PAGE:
Moor v. Alameda Cnty., 411 U.S. 693, 717-718 (1973)). The Court’s task then is
to determine whether ASSEC is an arm or alter ego of the State of Alabama.
remanded.” 28 U.S.C. § 1447(c); see also Fed. R. Civ. P. 12(h)(3) (“If the court determines at
any time that it lacks subject-matter jurisdiction, the court must dismiss the action.”).
The Court held a hearing on ASSEC’s second motion to remand. A court reporter was present,
and a transcript is available upon request.
“Although the question of diversity jurisdiction is distinct from that of
immunity,” the Court must conduct an Eleventh Amendment immunity analysis to
determine whether ASSEC is an arm or alter ego of the State of Alabama “for the
purpose of diversity jurisdiction.” Univ. of S. Ala., 168 F.3d at 412; see also
Coastal Petroleum Co. v. U.S.S. Agri-Chemicals, A Div. of U. S. Steel Corp., 695
F.2d 1314, 1318 (11th Cir. 1983). To determine whether ASSEC is an “arm of the
state” for Eleventh Amendment immunity purposes, the Court considers the
following factors: “(1) how the state law defines the entity; (2) the degree of state
control over the entity; (3) where the entity derives its funds; and (4) who is
responsible for judgments against the entity.” Nichols v. Alabama State Bar, 815
F.3d 726, 732 (11th Cir. 2016); see also Lightfoot v. Henry Cty. School Dist., 771
F.3d 764, 769 (11th Cir. 2014); Manders v. Lee, 338 F. 3d 1304, 1309 (11th Cir.
“The issue of whether an entity is an ‘arm of the state’ for Eleventh
Amendment purposes is ultimately a question of federal law. But the federal
question can be answered only after considering provisions of state law.”
Manders, 338 F.3d at 1309. When determining whether a state entity is entitled to
Eleventh Amendment immunity, “the most important factor is how the entity has
been treated by state courts.” Versiglio v. Bd. of Dental Exam’rs of Ala., 686 F.3d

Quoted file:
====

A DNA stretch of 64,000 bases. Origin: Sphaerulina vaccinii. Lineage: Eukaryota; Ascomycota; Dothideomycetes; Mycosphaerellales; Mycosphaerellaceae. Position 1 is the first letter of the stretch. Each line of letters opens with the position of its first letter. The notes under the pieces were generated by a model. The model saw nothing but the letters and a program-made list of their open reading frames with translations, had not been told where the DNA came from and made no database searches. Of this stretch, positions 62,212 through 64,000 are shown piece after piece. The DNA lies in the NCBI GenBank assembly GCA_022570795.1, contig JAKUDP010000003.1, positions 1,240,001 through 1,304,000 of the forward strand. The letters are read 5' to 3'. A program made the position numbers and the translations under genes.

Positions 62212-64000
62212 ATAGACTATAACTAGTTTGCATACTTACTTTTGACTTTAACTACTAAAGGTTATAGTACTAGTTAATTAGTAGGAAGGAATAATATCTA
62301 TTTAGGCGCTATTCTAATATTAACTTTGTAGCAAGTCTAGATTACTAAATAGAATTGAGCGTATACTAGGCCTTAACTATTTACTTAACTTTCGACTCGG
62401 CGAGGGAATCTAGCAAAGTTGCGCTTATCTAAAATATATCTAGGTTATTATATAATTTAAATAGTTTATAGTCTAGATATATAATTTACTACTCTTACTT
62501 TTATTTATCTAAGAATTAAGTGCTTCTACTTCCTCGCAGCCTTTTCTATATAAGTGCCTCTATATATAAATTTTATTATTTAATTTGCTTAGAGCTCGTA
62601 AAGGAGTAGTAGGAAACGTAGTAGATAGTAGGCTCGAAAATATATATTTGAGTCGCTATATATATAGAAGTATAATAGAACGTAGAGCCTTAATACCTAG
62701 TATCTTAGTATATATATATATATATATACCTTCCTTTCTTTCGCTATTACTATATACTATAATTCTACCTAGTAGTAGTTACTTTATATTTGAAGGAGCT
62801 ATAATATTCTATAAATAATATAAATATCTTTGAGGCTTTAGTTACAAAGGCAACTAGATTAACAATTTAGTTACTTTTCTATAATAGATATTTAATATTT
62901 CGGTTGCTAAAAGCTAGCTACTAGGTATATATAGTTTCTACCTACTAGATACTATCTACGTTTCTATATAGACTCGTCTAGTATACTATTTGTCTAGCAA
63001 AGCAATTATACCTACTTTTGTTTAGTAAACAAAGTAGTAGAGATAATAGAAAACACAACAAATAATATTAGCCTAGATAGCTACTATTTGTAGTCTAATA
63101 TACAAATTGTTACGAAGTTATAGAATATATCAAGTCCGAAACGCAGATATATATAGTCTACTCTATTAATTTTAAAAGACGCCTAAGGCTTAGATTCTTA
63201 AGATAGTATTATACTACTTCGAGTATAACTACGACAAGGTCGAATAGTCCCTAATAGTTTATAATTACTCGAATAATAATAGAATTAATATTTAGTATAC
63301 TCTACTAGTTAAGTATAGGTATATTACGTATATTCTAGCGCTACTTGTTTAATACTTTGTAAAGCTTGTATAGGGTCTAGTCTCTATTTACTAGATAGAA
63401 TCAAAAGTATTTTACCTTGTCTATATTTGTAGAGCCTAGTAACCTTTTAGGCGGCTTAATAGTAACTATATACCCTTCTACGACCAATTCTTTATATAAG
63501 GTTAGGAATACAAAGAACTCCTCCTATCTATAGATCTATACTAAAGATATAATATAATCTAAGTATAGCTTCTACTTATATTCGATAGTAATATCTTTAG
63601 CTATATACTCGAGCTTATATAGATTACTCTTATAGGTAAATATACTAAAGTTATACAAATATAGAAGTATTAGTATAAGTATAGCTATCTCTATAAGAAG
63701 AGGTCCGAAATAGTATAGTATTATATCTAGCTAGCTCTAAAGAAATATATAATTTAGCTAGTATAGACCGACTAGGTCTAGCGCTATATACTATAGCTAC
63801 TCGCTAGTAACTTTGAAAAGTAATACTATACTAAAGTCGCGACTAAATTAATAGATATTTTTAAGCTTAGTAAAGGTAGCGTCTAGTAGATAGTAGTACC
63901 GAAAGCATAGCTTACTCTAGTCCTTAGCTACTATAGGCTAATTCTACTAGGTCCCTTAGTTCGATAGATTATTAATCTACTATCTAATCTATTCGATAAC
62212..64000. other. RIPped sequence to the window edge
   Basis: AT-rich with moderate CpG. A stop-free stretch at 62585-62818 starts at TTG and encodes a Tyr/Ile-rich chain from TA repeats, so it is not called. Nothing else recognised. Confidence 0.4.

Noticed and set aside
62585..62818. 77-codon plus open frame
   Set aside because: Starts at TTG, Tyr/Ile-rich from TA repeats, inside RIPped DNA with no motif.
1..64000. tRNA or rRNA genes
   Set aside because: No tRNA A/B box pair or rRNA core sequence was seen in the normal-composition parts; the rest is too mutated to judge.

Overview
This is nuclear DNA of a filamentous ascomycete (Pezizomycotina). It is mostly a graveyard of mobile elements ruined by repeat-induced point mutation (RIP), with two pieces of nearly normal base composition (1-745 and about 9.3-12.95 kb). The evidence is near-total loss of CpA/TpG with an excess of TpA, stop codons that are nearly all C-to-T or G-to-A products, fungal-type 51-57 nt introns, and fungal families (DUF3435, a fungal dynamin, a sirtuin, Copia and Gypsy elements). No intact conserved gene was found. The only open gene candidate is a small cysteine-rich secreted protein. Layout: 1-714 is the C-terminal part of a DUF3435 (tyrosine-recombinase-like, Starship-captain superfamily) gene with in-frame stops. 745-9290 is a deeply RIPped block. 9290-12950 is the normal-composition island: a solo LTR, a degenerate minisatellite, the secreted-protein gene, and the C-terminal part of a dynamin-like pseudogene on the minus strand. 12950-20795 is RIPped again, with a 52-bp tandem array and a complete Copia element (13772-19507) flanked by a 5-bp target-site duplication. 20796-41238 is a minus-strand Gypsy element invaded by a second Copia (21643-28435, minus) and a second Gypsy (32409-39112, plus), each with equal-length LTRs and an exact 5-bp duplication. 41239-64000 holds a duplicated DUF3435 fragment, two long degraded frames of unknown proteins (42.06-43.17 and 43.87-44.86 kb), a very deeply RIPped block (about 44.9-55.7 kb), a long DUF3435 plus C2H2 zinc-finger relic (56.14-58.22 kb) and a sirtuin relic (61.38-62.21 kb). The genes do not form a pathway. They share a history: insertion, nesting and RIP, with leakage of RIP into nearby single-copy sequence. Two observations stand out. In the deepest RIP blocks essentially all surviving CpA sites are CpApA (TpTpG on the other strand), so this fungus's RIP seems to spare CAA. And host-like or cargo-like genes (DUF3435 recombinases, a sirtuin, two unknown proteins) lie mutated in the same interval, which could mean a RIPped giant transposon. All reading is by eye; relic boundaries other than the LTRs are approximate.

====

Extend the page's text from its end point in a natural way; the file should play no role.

1290, 1292 (11th Cir. 2012). The Court has located no opinion in which an
Alabama state court has determined whether ASSEC is an arm of the state entitled
to Eleventh Amendment immunity. Therefore, the Court turns its attention to the
remaining Eleventh Amendment immunity factors.
Degree of Control the State Maintains Over ASSEC
The Alabama legislature established ASSEC by statute in 1965 to operate
the U.S. Space and Rocket Center. Ala. Code §§ 41-9-430 – 4-9-439. The
enabling statute provides:
There is hereby created and established a state agency to be known as
the Alabama Space Science Exhibit Commission, which shall be a
public body corporate with all the powers and privileges of a
corporation, for the purpose of providing for and participating in the
management and control of facilities to house and display such visual
exhibits of space exploration and hardware used therefor as may be
made available by the National Aeronautics and Space
Administration. Such facility shall constitute a permanent housing for
the National Aeronautics and Space Administration exhibit, which
shall be open to the general public and shall be located at a place to be
designated and made available in Madison County for a nominal cost
through the cooperation of the Department of the Army or at such